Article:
What I Want You to Know is a series of reader submissions. It is an attempt to allow people to tell their personal stories, in the hopes of bringing greater compassion to the unique issues each of us face. If you would like to submit a story to this series, click here. Today’s guest post is by Anonymous.

When I was in 6th or 7th grade, I read The Body Book while at a friends house. You know, the American Girl book about your changing body. One of the topics was about your breasts and how it is common to have breasts that are different sizes. Well, once I finally started developing, mine seemed to be different shapes and sizes from each other. It wasn’t that big of a deal for a while, I just wore padded bras. But once I got into my 20’s and gained some weight, it became very noticeable. My right breast is a DD and “normal” looking while my left one is an A-B. It looks relatively normal on the top/above the nipple, but underneath there is hardly any tissue.

This was an annoying and embarrassing problem but not one I thought about that much until right before I gave birth to my son. A few weeks before, my midwife mentioned to me that she thought it looked like I had hypoplasia of the breast or insufficient glandular tissue. This means that instead of having mammary tissue in my breasts (used to produce breast milk) I just have fatty tissue. So not only do my breasts look weird, but they don’t function normally either.

We didn’t know what type of impact this would have on breastfeeding. Based on all the books I read on breast feeding and stories I have heard, I naively assumed that I would be able to breastfeed my son. Before and after he was born, I pumped and pumped hoping to get something. After about 4 days I got about 1/2 ounce of milk and was so excited. I kept pumping and breastfeeding him, because I was told that’s what I should do to get my supply built up. However, he was not getting enough. It took way longer than it should have for me to realize that this was not the best thing for my son, because he wasn’t being fed what he needed. We eventually started supplementing with formula and I kept pumping and nursing him too until he was 6 months old. Then I finally gave up and just gave him formula.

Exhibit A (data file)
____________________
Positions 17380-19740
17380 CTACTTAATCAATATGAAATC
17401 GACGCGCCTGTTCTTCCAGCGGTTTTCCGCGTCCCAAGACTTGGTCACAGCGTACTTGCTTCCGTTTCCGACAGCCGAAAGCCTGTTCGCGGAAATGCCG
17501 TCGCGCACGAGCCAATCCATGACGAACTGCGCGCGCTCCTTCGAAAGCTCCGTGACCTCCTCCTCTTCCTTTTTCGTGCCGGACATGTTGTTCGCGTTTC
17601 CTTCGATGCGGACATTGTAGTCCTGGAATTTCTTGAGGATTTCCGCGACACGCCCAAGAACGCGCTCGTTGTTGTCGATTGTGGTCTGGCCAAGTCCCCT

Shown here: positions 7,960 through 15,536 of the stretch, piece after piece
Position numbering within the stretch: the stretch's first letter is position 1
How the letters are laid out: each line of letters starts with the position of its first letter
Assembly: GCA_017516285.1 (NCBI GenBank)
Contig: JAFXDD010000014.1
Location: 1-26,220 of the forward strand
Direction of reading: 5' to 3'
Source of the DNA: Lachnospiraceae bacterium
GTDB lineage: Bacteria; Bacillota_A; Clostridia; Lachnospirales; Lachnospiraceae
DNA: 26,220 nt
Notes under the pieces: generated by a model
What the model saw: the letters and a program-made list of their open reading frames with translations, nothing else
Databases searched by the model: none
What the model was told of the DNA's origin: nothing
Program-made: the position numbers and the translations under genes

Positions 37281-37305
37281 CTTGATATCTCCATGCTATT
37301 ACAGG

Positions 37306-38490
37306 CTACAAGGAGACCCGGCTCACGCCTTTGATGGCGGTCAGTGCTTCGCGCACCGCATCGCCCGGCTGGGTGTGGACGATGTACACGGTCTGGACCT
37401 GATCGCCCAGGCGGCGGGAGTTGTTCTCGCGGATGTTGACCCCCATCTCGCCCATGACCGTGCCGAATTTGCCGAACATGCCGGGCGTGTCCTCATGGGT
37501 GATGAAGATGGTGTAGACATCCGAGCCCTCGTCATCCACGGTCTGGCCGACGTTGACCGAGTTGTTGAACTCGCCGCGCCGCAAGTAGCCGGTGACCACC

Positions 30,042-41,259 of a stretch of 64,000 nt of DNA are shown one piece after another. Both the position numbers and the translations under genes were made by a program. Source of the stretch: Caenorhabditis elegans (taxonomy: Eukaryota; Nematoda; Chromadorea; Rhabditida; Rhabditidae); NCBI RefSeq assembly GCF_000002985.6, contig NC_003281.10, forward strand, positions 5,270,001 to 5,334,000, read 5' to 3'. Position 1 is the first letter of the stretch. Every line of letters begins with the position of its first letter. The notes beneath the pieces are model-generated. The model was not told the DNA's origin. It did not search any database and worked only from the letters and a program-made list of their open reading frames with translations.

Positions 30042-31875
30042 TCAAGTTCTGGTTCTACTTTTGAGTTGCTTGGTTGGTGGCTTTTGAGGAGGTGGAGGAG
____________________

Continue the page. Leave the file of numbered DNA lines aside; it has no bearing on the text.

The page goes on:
I’m pregnant with our second child now and want to go straight into giving him or her formula and not deal with the stress and feelings of failure that come from attempting to breast feed. I don’t want to have another child in the hospital for 3 days with jaundice because they weren’t getting enough to eat.

I want you to know that I would love more than anything to be able to breast feed my children. I feel like a failure as a mom and like less of a woman for not having “good boobs” and not being able to breastfeed. I want you to know that your well meaning words of advice (“increase your frequency of nursing,” or “pump every hour for 30 minutes” etc) are more hurtful than helpful. If something worked to allow me to breastfeed, I would. I want you to know that just because a mom is giving her baby formula doesn’t mean she wants to. It might be her only choice and is the best way for her to care for her child. Please don’t judge a mom who is taking care of her baby – whether she is breastfeeding in public or giving him a bottle in public. We need to support and affirm each other.